Deoxidation of steel, also known as killing of steel, occurs toward the end of the steelmaking process, but before desulphurization. After primary steelmaking, for example in a basic oxygen furnace (BOF) or electric arc furnace (EAF), the liquid steel contains a large amount of dissolved oxygen [O] (400 to over 1000 ppm.) This oxygen must be removed from the liquid steel for several reasons, including:
- Desulphurization is not effective with high oxygen content in the steel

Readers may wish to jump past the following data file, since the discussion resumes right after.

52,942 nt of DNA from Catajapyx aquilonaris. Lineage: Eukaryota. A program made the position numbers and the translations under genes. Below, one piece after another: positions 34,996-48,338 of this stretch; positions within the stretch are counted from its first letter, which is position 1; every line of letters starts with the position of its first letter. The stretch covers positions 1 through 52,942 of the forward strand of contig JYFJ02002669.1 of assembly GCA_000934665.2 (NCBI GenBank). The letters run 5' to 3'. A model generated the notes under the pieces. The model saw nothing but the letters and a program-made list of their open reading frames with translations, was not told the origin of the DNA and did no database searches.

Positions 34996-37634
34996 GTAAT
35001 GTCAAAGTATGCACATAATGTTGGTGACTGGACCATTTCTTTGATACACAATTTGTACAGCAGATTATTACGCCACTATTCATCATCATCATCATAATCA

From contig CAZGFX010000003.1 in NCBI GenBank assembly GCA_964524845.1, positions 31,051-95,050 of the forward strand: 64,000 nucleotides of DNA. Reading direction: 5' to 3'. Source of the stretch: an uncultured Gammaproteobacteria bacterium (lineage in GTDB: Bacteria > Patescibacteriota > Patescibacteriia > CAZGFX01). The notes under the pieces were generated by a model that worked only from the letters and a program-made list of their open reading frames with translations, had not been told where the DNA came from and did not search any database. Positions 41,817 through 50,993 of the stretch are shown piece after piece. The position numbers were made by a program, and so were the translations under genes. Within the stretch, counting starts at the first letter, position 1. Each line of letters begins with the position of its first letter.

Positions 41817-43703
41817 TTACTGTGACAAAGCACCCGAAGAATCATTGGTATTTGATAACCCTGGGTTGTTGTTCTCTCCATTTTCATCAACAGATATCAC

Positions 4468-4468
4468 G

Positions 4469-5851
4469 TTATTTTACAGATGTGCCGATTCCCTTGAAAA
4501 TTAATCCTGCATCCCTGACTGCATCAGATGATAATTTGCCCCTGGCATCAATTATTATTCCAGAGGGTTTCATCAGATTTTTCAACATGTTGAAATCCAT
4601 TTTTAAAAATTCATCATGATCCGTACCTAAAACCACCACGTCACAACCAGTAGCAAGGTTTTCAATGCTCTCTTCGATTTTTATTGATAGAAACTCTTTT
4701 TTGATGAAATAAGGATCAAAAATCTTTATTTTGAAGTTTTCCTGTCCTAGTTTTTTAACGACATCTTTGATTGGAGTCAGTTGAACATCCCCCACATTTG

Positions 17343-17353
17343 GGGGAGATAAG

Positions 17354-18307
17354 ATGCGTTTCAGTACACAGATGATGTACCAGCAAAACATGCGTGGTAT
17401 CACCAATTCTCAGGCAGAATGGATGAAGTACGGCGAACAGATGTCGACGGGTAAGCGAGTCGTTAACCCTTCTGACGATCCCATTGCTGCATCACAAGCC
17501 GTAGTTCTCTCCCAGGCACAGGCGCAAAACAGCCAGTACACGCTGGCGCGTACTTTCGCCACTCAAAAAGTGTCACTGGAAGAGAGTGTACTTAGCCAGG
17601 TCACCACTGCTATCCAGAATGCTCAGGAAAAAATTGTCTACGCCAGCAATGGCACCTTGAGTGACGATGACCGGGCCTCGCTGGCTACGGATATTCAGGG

- Continuous casting of un-killed steel is not possible and will result in “boiling” of the steel in the mould and massive porosity, as shown in the figure.
Blowholes formed during casting of a steel billet with insufficient deoxidation.
The two most widely applied methods of deoxidizing or killing the steel are adding Al to the steel (Al-killed steel) and adding Si to the steel (Si-killed steel). In this example we look at how the Process Metallurgy Module in Thermo-Calc can be used to investigate these two widely applied methods of deoxidizing or killing the steel.
This, however, can result in the formation of damaging inclusions that cause problems during further processing, so we go on to look at two simple and very common processes that are used to transform the solid SiO2 and Al2O3 inclusions into liquid oxides so that they are less damaging.